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A Boy and His Blob - Wii Review

Game Info
A Boy and His Blob (Wii)

Virtual Console | Majesco Entertainment / WayForward | 1 Player | Out Now
Controller Compatibility: Wii Remote and Nunchuk; Classic Controller; GameCube Controller 
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Review
21st October 2010; By KnucklesSonic8

An unlikely friendship brings two completely different beings together as they set off on a quest across the universe. A Boy and His Blob is full of love, featuring a well-crafted story of teamwork. After giving the NES version a try via the Virtual Console, I was almost put off from giving this a try. But I was hopeful that the remake would be a lot better conceived, especially since it seemed to contain less of what made the original game so repulsive. So can I now recommend this game to others? Well yes, but I must admit that my recommendation isn't as whole-hearted as I had hoped it would be.

    Every time you boot up the game and start your save file, the main character will strap on his backpack as if he were getting ready to walk to the nearby schoolyard. No, he'll be ready to start a new day and go on an adventure with Blob, his energetic, shape-shifting friend. Not more than an hour's play and the gameplay will reel you in, pushing you to press forward to see what happens next. 

    You control a cute little brown-haired boy by using either the Wii Remote and Nunchuk combo, or the Classic Controller. Under the default control scheme, you use the Nunchuk's analog stick to get him walking about, and pressing the A Button to get him to jump. Moving the Control Stick upwards will allow you to enter doors and glittery passages. The D-Pad is used for simple functions such as re-centering and advancing the camera, or interacting with your alien friend. Hearing the little boy yell "Calm down!" or "Quit it!" helps solidify the relationship the two have, and it's something you can well relate to even in real life with a beloved pet. While not adopting an NES-style system of play, the game still carries a pick-up-and-play feel that should be rather appealing to many.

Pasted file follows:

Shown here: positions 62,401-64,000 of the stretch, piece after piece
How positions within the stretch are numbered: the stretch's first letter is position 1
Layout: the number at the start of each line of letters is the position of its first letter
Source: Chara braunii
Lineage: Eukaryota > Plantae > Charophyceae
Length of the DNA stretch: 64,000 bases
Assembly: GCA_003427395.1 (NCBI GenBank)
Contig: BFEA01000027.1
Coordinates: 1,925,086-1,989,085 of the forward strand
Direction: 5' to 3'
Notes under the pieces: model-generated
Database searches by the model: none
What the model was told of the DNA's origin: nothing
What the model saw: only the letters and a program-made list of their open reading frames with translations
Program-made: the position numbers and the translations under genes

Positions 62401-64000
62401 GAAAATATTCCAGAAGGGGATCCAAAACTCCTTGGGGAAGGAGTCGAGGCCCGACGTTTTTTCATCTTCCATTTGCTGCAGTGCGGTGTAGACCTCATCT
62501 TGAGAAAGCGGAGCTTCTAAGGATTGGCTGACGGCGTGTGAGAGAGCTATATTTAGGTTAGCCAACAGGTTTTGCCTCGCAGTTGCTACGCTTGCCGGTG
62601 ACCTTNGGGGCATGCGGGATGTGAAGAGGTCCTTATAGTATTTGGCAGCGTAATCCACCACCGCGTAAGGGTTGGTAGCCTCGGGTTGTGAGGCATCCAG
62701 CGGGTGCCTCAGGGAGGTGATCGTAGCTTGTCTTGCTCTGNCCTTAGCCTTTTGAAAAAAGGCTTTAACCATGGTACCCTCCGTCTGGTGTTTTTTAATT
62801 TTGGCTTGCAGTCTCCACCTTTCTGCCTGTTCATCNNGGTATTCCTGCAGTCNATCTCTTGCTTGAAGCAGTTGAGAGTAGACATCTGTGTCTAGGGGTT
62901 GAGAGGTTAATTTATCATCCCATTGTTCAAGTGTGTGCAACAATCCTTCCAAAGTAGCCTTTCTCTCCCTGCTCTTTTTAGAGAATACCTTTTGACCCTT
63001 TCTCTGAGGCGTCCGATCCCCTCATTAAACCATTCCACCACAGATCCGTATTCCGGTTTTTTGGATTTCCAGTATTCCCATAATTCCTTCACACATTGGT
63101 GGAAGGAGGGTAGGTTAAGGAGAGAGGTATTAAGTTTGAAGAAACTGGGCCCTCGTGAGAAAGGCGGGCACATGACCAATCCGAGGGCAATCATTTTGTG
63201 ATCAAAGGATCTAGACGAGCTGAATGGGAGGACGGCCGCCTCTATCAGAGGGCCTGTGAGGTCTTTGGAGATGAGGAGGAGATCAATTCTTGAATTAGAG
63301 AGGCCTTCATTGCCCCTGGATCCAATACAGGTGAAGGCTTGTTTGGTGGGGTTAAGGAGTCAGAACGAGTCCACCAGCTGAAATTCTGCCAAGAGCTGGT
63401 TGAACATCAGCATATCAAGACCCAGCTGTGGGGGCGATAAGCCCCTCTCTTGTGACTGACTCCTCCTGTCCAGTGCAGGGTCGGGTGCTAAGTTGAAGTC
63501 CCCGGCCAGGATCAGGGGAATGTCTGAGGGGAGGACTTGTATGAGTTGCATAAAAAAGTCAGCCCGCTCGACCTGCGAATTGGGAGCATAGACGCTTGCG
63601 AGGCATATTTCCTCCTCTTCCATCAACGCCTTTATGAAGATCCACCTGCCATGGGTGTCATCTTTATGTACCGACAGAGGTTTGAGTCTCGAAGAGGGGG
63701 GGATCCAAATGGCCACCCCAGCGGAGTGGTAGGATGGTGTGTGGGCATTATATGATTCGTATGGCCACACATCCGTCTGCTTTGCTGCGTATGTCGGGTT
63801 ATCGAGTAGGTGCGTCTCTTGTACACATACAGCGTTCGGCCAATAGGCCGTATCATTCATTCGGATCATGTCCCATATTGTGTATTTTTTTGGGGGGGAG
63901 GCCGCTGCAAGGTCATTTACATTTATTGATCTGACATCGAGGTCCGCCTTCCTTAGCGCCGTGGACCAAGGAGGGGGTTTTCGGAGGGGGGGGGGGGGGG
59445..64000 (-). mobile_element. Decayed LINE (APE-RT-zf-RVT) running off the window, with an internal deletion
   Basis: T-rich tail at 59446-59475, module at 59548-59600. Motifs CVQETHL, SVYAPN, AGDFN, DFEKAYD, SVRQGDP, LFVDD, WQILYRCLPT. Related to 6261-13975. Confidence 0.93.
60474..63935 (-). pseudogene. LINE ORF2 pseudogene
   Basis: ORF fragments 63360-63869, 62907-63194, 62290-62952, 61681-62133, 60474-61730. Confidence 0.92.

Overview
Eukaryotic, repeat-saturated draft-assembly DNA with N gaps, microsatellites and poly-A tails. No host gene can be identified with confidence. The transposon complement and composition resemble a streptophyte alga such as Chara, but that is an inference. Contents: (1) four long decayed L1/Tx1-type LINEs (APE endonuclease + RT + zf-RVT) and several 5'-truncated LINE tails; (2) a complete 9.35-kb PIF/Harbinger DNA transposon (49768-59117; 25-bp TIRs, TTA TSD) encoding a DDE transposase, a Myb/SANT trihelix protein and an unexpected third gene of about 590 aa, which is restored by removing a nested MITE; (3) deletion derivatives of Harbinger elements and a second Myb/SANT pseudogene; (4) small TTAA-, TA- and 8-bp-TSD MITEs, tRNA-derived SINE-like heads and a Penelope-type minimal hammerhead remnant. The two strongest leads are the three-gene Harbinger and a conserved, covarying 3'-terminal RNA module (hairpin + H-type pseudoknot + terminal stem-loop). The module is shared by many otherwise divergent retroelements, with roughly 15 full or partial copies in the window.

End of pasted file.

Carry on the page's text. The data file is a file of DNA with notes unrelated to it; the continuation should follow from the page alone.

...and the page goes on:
A Boy and His Blob is, at its core, a puzzle-platformer. With this in mind, the developers have crafted a whole slew of challenges that make use of a central gimmick that you might not necessarily expect. Players need to utilize coloured jellybeans to produce various effects that will grant you the ability to move beyond whatever hurdle is set before you. It's unique and rather adorable when you think about it.

    The jellybeans each correspond to a different transformation that Blob will undergo once they've been consumed. Your shape-shifting pal can double as a parachute, a jack, or even a bouncy ball - whatever you need to get past a certain point. Part of the game involves experimenting with different combinations to arrive at a solution that will get you from Point A to Point B. And thankfully, it's very clear-cut as to what each of the jellybeans do. When you hold down the C Button, a menu will pop up that will show you what effect will transpire as its highlighted with the Nunchuk.

    Interestingly enough, you don't need to go out and search for these magical beans, as they're all at your disposal. Which ones you're given depends on the stage you select. Once you've selected an active jellybean, you can hold the B Button to initiate a sequence that will show your character ready to throw the jellybean to the spot shown on-screen. You can adjust the angle of trajectory by moving the Nunchuk, but once you've finalized on how far to throw it, let go and watch as Blob chases after it. Nothing is set in stone, however: you can press the Z Button to cancel the transformation, forcing him to return to normal.

    Seeing each of these special effects take place for the first time are kind of fun to see, but some are more thrilling than others. For example, seeing Blob turn into a Rocket to travel to his home world, Blobolonia, you'll pass by stars, galaxies and other space-bound elements. Naturally, power-ups such as these lose their lustre as you use them more and more.